Potatoes as earth, bacon as salt, cheese as milk; basic and warmby Wendell Steavenson / March 24, 2016 / Leave a comment
Read more: How Britain learned to cook
Verdun in February. The 100-year anniversary of the pyrrhic French victory of the First World War. We stood miserable, sodden and aghast at the hill of Mort Homme where 10,000 Frenchmen fell, valiantly defending their flank. The land is still pocked with shell holes. The whole area—a long front, 25km or more of strongholds and bunkers along ridges overlooking the Meuse valley—is covered with woods that were planted after the war to preserve, commemorate and, perhaps even hide, the scars left by zigzagging trenches.
Tramping through the fluorescent moss undergrowth, the bumps and hollows of the front line and the charnel tunnels of the massive underground forts, the atmosphere of death was palpable. You could taste it in the damp air, metallic, organic, thick and rich. Our boots sucked at the clammy clay mud and our breath puffed smoke in the frosty air. We fell silent at the famous Skeleton Memorial, a death’s head soldier carrying the flag of France and the words engraved below him: “Ils n’ont pas passe” (They did not pass). I stared up at this agony and watched as the grey stone flashed luminous and white and then died back to shadow. It must have been a trick of the sun, but the sky was completely overcast.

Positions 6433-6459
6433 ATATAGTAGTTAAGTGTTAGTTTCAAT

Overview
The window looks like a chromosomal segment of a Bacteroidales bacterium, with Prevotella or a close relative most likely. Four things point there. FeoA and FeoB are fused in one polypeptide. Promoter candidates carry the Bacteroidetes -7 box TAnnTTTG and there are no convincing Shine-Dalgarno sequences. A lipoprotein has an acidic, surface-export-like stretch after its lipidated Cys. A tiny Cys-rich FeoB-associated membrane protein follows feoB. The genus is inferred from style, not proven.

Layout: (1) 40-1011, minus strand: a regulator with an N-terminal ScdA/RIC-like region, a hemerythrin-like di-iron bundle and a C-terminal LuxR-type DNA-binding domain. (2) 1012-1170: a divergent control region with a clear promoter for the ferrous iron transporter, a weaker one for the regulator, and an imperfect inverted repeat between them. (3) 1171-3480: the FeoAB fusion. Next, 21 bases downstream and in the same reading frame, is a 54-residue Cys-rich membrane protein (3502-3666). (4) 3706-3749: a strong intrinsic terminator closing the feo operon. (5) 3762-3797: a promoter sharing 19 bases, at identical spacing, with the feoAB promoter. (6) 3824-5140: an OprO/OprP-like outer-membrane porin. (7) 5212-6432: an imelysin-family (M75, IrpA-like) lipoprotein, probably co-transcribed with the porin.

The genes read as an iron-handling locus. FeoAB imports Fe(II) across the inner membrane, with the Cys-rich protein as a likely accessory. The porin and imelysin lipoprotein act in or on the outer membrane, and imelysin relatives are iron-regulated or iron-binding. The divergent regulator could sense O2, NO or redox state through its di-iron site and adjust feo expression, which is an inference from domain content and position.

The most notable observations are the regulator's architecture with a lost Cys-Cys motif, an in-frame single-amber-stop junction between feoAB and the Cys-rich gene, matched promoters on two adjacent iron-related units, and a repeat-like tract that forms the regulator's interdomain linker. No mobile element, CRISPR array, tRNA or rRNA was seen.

The Germans launched a surprise attack on the French at Verdun on 21st February 1916. It has been said that General Erich von Falkenhayn wanted to draw the French into a battle of attrition, but the truth is, like so much of the First World War, no one really knows what the hell they were thinking. The French were initially driven out of their forts, but held the line and over the course of 10 months of bitter fighting pushed the Germans back again. Including the dead, wounded, missing and captured, there were one million casualties. The conditions were terrible—muddy craters deep enough to drown in, trees smashed to matchwood, limited water supply and constant artillery bombardment. Provisions were extremely difficult to get. Porters had to carry cauldrons of soup through the trenches under gunfire; often when they arrived the cauldrons were more like a colander and the soup had drained out. Over the course of the battle, villages…